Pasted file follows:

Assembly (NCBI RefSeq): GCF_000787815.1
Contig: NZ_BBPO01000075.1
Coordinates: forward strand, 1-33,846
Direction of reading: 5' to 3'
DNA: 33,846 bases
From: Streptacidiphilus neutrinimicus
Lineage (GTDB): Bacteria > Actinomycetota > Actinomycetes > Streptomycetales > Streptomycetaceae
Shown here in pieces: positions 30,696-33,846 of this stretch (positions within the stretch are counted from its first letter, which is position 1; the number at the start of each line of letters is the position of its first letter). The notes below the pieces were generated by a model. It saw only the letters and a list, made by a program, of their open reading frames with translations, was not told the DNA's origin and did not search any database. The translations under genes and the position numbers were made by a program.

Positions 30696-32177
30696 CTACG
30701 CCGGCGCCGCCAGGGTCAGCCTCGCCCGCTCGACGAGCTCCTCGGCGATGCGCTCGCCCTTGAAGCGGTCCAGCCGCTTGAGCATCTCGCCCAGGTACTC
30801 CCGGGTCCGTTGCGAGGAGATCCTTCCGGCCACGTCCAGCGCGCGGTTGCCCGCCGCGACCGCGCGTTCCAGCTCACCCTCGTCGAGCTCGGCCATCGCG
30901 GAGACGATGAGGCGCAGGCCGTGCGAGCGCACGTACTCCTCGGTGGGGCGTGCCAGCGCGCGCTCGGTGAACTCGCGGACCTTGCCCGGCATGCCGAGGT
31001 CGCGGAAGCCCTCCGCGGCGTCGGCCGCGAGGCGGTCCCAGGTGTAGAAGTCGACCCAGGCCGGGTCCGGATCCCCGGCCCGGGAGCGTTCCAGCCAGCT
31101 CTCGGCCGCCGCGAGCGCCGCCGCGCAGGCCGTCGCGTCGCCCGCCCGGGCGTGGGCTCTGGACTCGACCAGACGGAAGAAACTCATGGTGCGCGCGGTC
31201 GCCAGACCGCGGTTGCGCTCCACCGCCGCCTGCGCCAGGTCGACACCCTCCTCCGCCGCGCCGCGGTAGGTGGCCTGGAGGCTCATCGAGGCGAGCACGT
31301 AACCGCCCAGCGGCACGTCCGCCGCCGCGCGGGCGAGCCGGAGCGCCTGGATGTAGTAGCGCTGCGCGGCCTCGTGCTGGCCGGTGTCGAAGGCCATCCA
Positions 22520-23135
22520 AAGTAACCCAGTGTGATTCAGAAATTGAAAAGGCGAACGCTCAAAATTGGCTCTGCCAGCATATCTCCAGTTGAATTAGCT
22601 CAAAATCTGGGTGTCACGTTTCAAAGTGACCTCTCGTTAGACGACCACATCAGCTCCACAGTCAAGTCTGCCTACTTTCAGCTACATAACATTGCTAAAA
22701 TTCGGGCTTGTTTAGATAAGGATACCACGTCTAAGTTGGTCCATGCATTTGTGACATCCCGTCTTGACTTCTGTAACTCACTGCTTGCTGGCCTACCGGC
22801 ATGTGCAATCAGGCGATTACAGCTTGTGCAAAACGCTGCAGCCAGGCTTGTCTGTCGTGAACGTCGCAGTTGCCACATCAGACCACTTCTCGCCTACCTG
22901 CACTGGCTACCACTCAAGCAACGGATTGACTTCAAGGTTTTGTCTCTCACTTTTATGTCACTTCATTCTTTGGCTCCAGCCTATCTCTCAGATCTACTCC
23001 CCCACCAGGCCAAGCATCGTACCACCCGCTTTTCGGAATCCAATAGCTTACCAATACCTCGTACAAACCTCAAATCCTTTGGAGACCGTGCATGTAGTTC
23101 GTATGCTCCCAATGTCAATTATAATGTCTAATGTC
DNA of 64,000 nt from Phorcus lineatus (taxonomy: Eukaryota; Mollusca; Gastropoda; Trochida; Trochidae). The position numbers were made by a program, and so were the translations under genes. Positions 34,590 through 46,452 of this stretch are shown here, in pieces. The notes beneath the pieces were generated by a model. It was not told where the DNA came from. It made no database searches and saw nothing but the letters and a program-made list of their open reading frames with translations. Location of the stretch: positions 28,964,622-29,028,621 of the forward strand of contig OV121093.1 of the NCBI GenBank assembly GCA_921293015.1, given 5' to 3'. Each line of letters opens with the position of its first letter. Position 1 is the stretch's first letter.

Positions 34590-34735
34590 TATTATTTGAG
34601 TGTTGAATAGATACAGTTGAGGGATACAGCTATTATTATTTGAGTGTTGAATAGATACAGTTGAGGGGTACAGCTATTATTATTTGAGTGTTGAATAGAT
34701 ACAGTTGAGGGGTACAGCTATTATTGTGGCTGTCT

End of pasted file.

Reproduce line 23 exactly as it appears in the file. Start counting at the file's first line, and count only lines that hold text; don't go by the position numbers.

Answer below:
22901 CACTGGCTACCACTCAAGCAACGGATTGACTTCAAGGTTTTGTCTCTCACTTTTATGTCACTTCATTCTTTGGCTCCAGCCTATCTCTCAGATCTACTCC